President Donald Trump last week shared highly classified intelligence with the Russian foreign minister and ambassador in an Oval Office meeting that was so under wraps that American allies were not aware of the information, The Washington Post reported Monday.
Current and former anonymous US officials told The Post that Trump's disclosures to Russian Foreign Minister Sergey Lavrov and Ambassador Sergey Kislyak jeopardized a key source of intelligence about the Islamic State terror group, as the source had not given the US permission to share the intelligence with Russia.
Officials told The Post that Trump's disclosure risked the cooperation of an ally that has access inside of ISIS.
Trump "revealed more information to the Russian ambassador than we have shared with our own allies," one official said. The incident happened last Wednesday, one day after Trump fired FBI Director James Comey.
The FBI is investigating any potential collusion between the Trump campaign and Russian officials to swing the 2016 election as a part of a counterintelligence investigation into Russian interference in November's presidential election.
Trump welcomed Kislyak and Lavrov to the Oval Office without any American press present to document the meeting. Kislyak is at the center of a number of Russia-related controversies, including from his conversations with ousted national-security adviser Michael Flynn and Attorney General Jeff Sessions.
Russian photographers were allowed in and subsequently posted photos of Trump looking jubilant with Lavrov and Kislyak, a move that upset some within the White House.
During the meeting with the two Russian diplomats, Trump went off script and began to tell them about an ISIS plot related to the recently implemented laptop ban on some international flights, officials told The Post.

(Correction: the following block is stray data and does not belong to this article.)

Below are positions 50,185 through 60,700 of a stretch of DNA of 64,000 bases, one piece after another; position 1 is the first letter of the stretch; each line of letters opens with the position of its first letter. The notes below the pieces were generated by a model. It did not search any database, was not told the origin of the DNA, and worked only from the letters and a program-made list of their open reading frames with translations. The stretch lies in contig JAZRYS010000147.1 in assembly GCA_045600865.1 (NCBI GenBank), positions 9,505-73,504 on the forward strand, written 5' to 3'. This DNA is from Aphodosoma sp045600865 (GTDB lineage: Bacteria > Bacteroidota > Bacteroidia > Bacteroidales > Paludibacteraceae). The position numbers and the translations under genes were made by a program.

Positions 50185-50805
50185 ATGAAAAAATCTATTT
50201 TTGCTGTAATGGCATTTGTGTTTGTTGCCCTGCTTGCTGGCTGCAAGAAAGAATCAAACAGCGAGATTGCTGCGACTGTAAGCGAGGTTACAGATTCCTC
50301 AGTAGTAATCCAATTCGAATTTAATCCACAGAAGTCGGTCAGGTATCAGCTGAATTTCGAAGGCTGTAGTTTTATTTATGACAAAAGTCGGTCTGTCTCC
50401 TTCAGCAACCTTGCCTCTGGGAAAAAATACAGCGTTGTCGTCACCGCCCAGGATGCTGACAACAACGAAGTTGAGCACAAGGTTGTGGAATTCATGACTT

The disclosures were likely not illegal, The Post wrote, because of the president's broad authorities on declassification.
"The president and the foreign minister reviewed common threats from terrorist organizations to include threats to aviation," H.R. McMaster, Trump's national security adviser, who was in the meeting, told The Post. "At no time were any intelligence sources or methods discussed and no military operations were disclosed that were not already known publicly."
In a similarly worded statement, Secretary of State Rex Tillerson said a "broad range of subjects were discussed, among which were common efforts and threats regarding counter-terrorism."
"During that exchange, the nature of specific threats were discussed, but they did not discuss sources, methods, or military operations," Tillerson added.
And Deputy National Security Adviser Dina Powell said the "story is false."
"The president only discussed the common threats that both countries faced," she said.
Other officials wondered whether Trump understood the difference between classified and declassified intelligence.
"It is all kind of shocking," a former senior US official close to current administration officials told The Post. "Trump seems to be very reckless, and doesn’t grasp the gravity of the things he’s dealing with, especially when it comes to intelligence and national security. And it’s all clouded because of this problem he has with Russia."
Republican Sen. Bob Corker of Tennessee, chair of the Senate Foreign Relations Committee, told Bloomberg that the Trump White House "has got to do something soon to bring itself under control and in order. It's got to happen."
"Obviously they're in a downward spiral right now and they've got to figure out a way to come to grips with all that's happening," he added.
And Republican Sen. John McCain of Arizona told CNN that "if" the Post story "is true, I would say it's disturbing."
In that meeting with Lavrov and Kislyak, Trump said to the Russians, "I get great intel. I have people brief me on great intel every day," an official with knowledge of the exchange told The Post.
Trump discussed aspects of the ISIS threat, including the city where the ploy was detected. But he did not reveal the intelligence gathering method.
"If that partner learned we’d given this to Russia without their knowledge or asking first that is a blow to that relationship," a US official told The Post.
BuzzFeed confirmed the Post report shortly after on Monday, citing two anonymous US officials who were briefed on the intelligence disclosures last week.
"It's far worse than what has already been reported," one of the officials told BuzzFeed.
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